In his dissenting opinion, Judge Gregory was much less sanguine about the message the Fourth Circuit’s affirmance sends. Proving once again that Confrontation Clause cases make strange bedfellows, Judge Gregory quoted (quite reverently) Justice Scalia’s opinions in Crawford and Ring v. Arizona, 536 U.S. 584 (2002). Judge Gregory stated that his goal was to explain why he believed Supreme Court review of the case is warranted. He opined that the Fourth Circuit’s decision “misread the past five decades of Supreme Court jurisprudence on the Sixth Amendment and the death penalty,” and that “this misreading is the difference between Mr. Umaña living and dying.” Id. Indeed, Judge Gregory’s chief argument for staking out a position that seems to be at odds with Williams was that the Supreme Court’s Confrontation Clause jurisprudence had already “created a sea change in death penalty procedure and Sixth Amendment doctrine” that, he believed, indicated that Williams was incorrectly decided. Helped by quotes from Justice Scalia’s opinion in Ring, 536 U.S. at 612 (Scalia, J., concurring), that provided a counterpoint to Judge Wilkinson’s plug for adherence to precedent, Judge Gregory summed up his argument equally powerfully:
Justice Scalia has lamented that “the repeated spectacle of a man’s going to his death” without the Sixth Amendment protection of jury factfinding “accelerate[s]” the “perilous decline” of “our people’s traditional belief in the right of trial by jury.” Ring, 536 U.S. at 612 (Scalia, J., concurring). He argues that “we render ourselves callous to the need for that protection by regularly imposing the death penalty without it.” Id. I firmly believe that these words are as true for the Confrontation Clause of the Sixth Amendment as they are for the jury clause. There is no doubt that Mr. Umaña is being sent to his death in large part based on accusations of murder for which he was never charged, much less convicted. There is no doubt that the basis for these accusations was weak and would have withered under the scorching sunlight of cross-examination. Mr. Umaña was never given this opportunity, however. For the Framers of the Constitution, this state of facts was unacceptable when they occurred in England in the infamous Sir Walter Raleigh trial. Crawford, 541 U.S. at 44, 62. I consider it just as unacceptable today.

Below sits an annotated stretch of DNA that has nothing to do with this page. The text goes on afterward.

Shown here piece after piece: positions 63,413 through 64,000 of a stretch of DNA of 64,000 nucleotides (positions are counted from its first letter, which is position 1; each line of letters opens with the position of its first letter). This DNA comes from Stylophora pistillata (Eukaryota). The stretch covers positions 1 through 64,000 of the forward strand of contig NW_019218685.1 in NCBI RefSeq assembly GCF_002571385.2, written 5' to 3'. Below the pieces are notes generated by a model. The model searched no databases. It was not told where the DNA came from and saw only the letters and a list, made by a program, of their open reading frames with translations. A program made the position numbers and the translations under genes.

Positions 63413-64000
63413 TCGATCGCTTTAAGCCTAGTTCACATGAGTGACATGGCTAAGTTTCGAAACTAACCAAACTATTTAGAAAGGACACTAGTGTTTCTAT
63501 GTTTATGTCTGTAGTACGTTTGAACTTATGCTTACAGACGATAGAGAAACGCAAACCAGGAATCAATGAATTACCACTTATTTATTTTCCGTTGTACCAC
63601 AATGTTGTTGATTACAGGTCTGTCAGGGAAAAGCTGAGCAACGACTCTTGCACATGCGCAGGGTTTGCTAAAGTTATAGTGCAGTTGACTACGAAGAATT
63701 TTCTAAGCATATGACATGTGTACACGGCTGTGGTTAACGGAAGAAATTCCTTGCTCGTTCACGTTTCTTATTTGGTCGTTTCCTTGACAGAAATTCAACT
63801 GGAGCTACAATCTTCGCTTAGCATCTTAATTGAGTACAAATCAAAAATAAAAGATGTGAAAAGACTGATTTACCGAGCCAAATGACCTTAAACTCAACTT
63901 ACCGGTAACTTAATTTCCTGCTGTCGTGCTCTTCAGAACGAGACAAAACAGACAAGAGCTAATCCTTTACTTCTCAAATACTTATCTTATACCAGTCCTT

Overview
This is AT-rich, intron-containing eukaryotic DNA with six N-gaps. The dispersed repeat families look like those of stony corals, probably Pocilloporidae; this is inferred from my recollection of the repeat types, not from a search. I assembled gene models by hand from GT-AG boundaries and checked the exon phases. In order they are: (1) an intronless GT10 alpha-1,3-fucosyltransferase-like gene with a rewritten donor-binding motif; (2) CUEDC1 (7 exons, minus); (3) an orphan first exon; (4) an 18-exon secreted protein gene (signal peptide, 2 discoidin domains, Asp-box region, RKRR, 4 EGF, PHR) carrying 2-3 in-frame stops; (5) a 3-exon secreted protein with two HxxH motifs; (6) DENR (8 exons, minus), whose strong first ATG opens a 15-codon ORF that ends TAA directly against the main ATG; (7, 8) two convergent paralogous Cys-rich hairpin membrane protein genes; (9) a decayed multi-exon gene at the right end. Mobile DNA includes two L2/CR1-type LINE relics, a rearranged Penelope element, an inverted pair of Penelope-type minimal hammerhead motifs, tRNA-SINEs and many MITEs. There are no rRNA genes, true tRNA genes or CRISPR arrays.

Slip Op. at 13.
Interestingly, only Judge Niemeyer signed on to Judge Wilkinson’s opinion, and only Judge Wynn signed on to Judge Gregory’s opinion. I suspect that, if Judge Wilkinson had merely cited Williams as controlling and not sought to weigh in on the merits of the issue, some of the other judges who voted for denial of the petition would have joined his opinion. However, given the Supreme Court’s steady drumbeat of cases during the past decade recognizing an extremely broad Confrontation Clause, it seems likely to me that some of the judges who voted to deny rehearing en banc did not want to lend their names to what may well be a losing argument on the merits, should the Court accept Judge Gregory’s invitation to take up the case. Williams allowed those judges to deny relief to an exceedingly unsympathetic defendant (the panel opinion noted that Umaña doesn’t contest having pulled the trigger in the North Carolina murders) and leave it to the Supreme Court to sort the issue out. At the same time, Judge Motz, Judge Keenan, and Judge Thacker — while signaling their agreement with Judge Gregory on the merits — perhaps were not in a rush to sign onto an opinion that went heavily to bat for an MS-13 member who committed what Judge Gregory acknowledged (arguably, in an understatement) was an “appalling” crime. Slip Op. at 8-9.
Only the active judges of the Court vote on petitions for rehearing en banc; thus, Senior Judges Hamilton and Davis did not participate in the poll. Judge Diaz recused himself for reasons unexplained in the order – but he is from North Carolina, where the murders took place. The newest active judge of the Court, Judge Harris, also did not vote on the petition. Even if she had been inclined to vote for rehearing en banc, however, the nays would have carried the day. And although Senior Judge Davis’s vote presumably in favor of rehearing en banc would not have made the difference, I have to believe that it caused him some pain to sit this one out on the sidelines.